Andrew Haak, president and founder of Insulwise Energy & Comfort Solutions, might have a background in finance, but he knew he could make a difference working in insulation by offering homeowners high returns on their investments.
Now his problem is figuring out how to deal with his significant backlog of jobs. His Avalon company is in high demand at the moment, which he says is a good problem to have.
"We could be sold out through June by the end of the week," Mr. Haak said last week at his office on Camp Horne Road where he drinks blue Gatorade between glancing at his computer and down at the planner on his desk. It's a small, modest room that contrasts with the growing amount of work his company has lined up.
Because Pittsburgh is in a part of the country that gets very hot in the summer and extremely cold in the winter, there's a tremendous amount of business opportunity for the company's services, Mr. Haak said. People not only want to be able to live comfortably in their homes year-round, they want a reasonable cost to heat and cool it.
That's where he, as both an energy auditor and building performance analyst, comes in.
There are several other insulation companies in Pittsburgh and though his own five-person company is small (he hired a new employee just last week), Mr. Haak said he gets a lot of business from recommendations from other energy auditors.
“Because they knew me and knew I was actually doing the work, they sent a lot of work my way,” he said. “It’s helped to have a network of people here that know me and know the level of work that we do.”
Insulwise does around 150 jobs per year, according to Mr. Haak. The company mainly deals with residential customers, though it has done some commercial work.
“The first year I think we did $150,000 in business and I was just hoping to do some business. Last year I think we did maybe a little over $300,000 and this year we’re on track do over half-million. I need to hire more people basically,” he said.
To figure out what is wrong with a home in terms of insulation and energy efficiency, Insulwise employees do free home evaluations using de-pressurizers and infrared technology as well as applied building science. In most cases, problems stem from how the home was built, but the age of a home is a factor as well, Mr. Haak said.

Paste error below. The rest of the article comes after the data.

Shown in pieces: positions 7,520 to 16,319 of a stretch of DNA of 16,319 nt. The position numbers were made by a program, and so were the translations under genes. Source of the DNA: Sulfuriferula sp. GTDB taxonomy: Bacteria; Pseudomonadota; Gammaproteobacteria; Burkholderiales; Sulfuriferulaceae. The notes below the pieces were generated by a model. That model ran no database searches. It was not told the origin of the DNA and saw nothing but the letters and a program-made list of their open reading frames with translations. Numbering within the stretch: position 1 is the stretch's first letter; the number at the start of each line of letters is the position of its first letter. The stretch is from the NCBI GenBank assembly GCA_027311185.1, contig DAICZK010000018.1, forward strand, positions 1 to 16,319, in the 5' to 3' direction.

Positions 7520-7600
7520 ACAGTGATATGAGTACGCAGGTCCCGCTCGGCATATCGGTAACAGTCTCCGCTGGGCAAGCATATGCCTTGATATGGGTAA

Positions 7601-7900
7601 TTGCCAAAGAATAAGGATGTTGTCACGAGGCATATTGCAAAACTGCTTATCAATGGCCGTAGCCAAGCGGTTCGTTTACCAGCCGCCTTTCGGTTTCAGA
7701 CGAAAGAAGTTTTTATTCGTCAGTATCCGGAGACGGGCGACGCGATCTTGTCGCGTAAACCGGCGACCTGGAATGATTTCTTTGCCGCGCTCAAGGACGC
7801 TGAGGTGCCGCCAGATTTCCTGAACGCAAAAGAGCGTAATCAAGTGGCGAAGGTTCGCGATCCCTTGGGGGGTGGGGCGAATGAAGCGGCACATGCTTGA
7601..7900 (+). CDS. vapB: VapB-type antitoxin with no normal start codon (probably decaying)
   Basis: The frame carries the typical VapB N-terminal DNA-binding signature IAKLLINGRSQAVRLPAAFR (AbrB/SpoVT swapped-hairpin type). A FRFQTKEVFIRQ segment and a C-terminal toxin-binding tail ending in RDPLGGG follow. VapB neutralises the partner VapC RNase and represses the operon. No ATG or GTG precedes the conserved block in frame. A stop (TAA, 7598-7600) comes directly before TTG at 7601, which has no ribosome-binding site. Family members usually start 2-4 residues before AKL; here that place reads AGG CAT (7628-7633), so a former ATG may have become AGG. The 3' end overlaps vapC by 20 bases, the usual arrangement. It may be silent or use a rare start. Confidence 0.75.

“The number one thing we encounter that causes problems is something called stack effect,” he said. Stack effect causes warm air to rise to the top of a home and escape through holes in the attic caused by things such as wires or lighting fixtures.
“As that warm air leaves the top of the house, it creates a draft at the lower part of the house, in the basement, so it sucks cold air into the house,” he said. “So you’ve got an energy loss issue and at the same time, it’s pulling super cold air in at the base of the house.”
According to Mr. Haak, homeowners can improve their energy efficiency by 30 to 35 percent simply by addressing issues with their attics and basements.
“We find all these various penetrations and air leaks in the attic, and we fill them with expanding foam sealing. The idea is we make that attic plane as tight as we possibly can. Once that’s done, we add additional insulation,” Mr. Haak said.
“The home we’re working on today, we’ll go down to the basement where the frame of the home sits on the block wall foundation and spray foam around the outer rim joist. We seal that whole area with foam and it shuts down that stack effect.”
Insulwise is a green business, according to Mr. Haak. For additional insulation, the company uses cellulose, which is a non-toxic pulverized recycled paper product.
“It’s pretty awesome stuff, completely green, completely friendly with the environment,” Mr. Haak said.
Madasyn Czebiniak: email@example.com